The acute effects of cannabis, with and without cannabidiol, on attentional bias to cannabis related cues: a randomised, double-blind, placebo-controlled, cross-over study

Psychopharmacology (Berl). 2024 Feb 28. doi: 10.1007/s00213-024-06543-7. Online ahead of print.

Abstract

Rationale: Attentional bias to drug-related stimuli is hypothesised to contribute towards addiction. However, the acute effects of Δ9-tetrahydrocannabinol (THC) on attentional bias to cannabis cues, the differential response in adults and adolescents, and the moderating effect of cannabidiol (CBD) are unknown.

Objectives: Our study investigated (1) the acute effects of vaporised cannabis on attentional bias to cannabis-related images in adults and adolescents and (2) the moderating influences of age and CBD.

Methods: We conducted a randomised, double-blind, placebo-controlled, cross-over study where three weight-adjusted vaporised cannabis preparations: 'THC' (8 mg THC for a 75-kg person), 'THC + CBD' (8 mg THC and 24 mg CBD for a 75-kg person) and PLA (matched placebo). Cannabis was administered on 3 separate days to 48 participants, who used cannabis 0.5-3 days/week: 24 adolescents (12 females, aged 16-17) and 24 adults (12 females, aged 26-29). Participants completed a visual probe task with cannabis cues. Our primary outcome was attentional bias to cannabis stimuli, measured using the differential reaction time to a cannabis vs. neutral probe, on 200-ms trials.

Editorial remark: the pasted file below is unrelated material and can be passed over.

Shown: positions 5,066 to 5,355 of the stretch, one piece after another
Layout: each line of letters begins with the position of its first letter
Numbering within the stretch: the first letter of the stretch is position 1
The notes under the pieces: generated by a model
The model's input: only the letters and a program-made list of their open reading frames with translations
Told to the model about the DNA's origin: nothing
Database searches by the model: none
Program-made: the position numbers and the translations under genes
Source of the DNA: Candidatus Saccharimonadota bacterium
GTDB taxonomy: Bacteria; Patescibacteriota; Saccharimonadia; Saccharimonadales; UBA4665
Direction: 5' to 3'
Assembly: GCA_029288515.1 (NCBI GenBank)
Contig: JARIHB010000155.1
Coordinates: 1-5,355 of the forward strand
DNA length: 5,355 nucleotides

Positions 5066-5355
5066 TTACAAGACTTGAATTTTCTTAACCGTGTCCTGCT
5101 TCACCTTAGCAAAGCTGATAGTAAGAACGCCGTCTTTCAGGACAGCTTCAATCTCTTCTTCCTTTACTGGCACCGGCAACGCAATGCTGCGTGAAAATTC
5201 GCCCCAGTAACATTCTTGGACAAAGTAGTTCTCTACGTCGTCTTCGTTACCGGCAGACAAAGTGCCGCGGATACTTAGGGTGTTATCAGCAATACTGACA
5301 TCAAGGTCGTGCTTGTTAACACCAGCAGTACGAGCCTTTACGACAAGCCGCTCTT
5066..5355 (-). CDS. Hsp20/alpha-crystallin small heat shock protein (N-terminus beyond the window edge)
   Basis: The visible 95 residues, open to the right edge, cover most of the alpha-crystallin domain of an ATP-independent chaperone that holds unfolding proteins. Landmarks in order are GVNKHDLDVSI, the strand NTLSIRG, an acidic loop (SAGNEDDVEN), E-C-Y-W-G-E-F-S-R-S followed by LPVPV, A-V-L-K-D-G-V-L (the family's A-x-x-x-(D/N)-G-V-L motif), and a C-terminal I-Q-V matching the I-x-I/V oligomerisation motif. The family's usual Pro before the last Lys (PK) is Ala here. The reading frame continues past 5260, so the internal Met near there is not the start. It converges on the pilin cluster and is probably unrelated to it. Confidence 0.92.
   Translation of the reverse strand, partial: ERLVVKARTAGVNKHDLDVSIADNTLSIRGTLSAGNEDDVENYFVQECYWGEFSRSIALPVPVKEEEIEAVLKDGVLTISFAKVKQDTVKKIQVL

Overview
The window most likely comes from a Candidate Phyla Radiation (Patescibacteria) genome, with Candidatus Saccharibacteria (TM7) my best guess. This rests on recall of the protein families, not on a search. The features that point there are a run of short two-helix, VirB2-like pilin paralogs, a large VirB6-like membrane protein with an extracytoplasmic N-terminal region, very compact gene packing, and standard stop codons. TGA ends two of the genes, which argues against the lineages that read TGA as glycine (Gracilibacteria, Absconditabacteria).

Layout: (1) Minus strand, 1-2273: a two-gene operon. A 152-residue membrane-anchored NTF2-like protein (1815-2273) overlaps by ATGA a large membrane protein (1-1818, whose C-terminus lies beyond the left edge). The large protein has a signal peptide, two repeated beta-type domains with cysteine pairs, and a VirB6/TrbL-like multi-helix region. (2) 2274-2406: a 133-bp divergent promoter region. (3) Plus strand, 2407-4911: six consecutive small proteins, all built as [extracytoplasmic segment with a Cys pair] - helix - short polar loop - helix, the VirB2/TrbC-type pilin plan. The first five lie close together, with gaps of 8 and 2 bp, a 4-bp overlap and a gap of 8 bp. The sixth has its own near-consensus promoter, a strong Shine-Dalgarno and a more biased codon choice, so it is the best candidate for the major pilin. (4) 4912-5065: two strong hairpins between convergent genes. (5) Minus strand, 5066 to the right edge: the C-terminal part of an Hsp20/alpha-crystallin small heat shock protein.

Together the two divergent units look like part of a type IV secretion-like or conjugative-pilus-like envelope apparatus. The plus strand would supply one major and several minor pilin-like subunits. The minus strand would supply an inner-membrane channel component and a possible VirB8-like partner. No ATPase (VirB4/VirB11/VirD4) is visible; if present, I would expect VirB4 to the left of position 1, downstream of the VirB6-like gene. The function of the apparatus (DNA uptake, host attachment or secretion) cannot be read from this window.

Results: In contrast to hypotheses, attention was directed away from cannabis cues on placebo, and there was a main effect of the drug (F(2,92) = 3.865, p = 0.024, η2p = 0.077), indicating THC administration eliminated this bias. There was no significant impact of CBD nor an age-by-drug interaction.

Conclusions: Acute THC intoxication eliminated attentional bias away from cannabis cues. There was no evidence of differential response in adolescents compared to adults and no evidence that a moderate vaporised dose of CBD altered the impact of cannabis on attentional bias.

Trial registration: This study was listed with the US National Library of Medicine and registered on ClinicalTrials.gov, URL: Do Adolescents and Adults Differ in Their Acute Response to Cannabis?-Full Text View-ClinicalTrials.gov, registration number: NCT04851392.

Keywords: Adolescence; Attentional bias; CBD; Cannabis; THC.

Associated data

  • ClinicalTrials.gov/NCT04851392